Several factors influence a person’s food choices and consumption. There are different reasons and considerations that account for the choices an individual makes when it comes to food. In 2002, researchers studied the psychosocial predictors of healthful dietary behaviors among adolescents. They observed that the intention to have a healthy diet was influenced by one’s family and friends, knowledge about nutrition, availability, and affordability of healthy foods, and intrinsic motivation that led to a good dietary behavior.
Adolescents with enough knowledge, support, and access to healthy food had a positive disposition in eating a balanced diet and would even tolerate giving up those foods that they liked to eat just to maintain a healthy body. This also made them feel good about themselves. In Australia, a group of researchers conducted a study to determine the correlation between food consumption and eating patterns of children belonging in high and low-income families. They observed the children’s consumption of fruits, vegetables, and other foods and drinks.
Their research showed that children from low-income families perceived that fruits and vegetables were expensive and as a result, turned to unhealthy snacks and drinks which were more affordable in price.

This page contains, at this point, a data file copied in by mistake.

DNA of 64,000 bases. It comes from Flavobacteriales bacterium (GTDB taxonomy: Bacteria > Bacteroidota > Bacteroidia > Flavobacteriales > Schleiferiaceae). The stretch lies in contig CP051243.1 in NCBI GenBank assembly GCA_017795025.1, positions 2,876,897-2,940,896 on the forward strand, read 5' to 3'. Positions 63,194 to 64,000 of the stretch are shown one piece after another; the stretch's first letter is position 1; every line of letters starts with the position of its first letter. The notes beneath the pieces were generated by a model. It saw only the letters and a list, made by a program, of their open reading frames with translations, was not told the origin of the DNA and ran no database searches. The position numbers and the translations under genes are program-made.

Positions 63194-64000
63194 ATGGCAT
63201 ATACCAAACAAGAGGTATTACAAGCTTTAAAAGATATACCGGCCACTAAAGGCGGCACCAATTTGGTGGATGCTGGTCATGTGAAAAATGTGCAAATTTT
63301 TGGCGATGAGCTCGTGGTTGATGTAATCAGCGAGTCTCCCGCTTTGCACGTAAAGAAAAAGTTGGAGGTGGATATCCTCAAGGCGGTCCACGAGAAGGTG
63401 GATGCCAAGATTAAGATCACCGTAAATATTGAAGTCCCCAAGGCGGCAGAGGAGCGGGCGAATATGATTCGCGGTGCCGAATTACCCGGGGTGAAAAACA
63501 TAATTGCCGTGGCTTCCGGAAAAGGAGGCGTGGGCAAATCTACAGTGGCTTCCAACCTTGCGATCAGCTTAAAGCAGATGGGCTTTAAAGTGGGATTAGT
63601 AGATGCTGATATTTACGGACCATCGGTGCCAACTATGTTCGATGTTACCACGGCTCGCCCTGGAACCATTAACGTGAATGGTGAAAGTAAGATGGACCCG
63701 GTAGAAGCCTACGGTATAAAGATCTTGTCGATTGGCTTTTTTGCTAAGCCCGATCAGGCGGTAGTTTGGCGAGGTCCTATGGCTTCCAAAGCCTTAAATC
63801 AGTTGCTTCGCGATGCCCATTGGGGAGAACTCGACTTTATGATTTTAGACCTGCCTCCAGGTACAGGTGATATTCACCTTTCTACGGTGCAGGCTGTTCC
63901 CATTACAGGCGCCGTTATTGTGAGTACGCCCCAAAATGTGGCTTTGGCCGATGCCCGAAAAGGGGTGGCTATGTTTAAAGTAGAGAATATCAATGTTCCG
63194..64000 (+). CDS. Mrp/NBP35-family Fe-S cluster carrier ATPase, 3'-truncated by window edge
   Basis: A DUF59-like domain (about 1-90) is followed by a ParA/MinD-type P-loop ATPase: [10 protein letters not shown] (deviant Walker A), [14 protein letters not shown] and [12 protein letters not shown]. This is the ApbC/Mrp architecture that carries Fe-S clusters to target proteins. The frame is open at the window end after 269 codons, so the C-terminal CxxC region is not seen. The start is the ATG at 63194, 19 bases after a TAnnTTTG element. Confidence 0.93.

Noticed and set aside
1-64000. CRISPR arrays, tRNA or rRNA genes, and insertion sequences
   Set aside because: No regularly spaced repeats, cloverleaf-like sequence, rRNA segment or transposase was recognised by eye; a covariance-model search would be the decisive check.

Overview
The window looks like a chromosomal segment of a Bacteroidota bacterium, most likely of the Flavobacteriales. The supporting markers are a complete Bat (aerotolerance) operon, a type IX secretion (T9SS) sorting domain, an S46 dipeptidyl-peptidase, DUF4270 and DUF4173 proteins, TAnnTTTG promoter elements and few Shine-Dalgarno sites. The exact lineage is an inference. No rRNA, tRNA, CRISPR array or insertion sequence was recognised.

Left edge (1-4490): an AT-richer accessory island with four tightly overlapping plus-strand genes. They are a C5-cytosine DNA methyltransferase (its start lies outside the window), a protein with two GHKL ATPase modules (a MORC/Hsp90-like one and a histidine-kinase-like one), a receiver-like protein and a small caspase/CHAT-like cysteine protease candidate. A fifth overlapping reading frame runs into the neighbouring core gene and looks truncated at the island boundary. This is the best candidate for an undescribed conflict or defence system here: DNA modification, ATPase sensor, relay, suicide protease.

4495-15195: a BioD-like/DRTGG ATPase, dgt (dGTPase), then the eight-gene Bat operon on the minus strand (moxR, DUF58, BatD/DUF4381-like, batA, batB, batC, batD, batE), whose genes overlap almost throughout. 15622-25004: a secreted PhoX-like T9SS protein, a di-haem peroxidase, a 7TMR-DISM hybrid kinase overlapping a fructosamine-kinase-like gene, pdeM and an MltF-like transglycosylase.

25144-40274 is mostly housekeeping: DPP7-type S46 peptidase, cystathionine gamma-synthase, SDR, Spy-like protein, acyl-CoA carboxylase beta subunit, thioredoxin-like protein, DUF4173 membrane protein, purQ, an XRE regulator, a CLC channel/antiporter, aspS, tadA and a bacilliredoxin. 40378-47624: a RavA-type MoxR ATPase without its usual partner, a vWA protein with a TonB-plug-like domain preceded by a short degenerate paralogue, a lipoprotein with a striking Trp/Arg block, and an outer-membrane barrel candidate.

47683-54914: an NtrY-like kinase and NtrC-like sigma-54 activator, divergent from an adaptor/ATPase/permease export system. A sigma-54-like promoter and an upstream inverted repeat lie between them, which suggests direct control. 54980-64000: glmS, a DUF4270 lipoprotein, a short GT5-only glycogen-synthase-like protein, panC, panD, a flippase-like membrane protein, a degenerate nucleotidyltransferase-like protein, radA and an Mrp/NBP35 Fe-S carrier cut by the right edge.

They also found out that children who ate more fruits and vegetables also had a higher intake of healthy beverages and lower intake of unhealthy food and drinks. This study shows us that socio-economic status affects food choice and consumption.
Another research showed that the diet quality and energy provided by snacks were related to one’s coping behaviors in managing stress. They found out that individuals dealing with stress turned to eat snacks as a way of coping with their problems and emotions. These eating occasions gave them energy but the diet quality was also affected. Studies tell us that a person’s socio-economic status, psychological state, level of awareness, location, and other fundamental factors influence his or her food choices, consumption, and dietary behavior.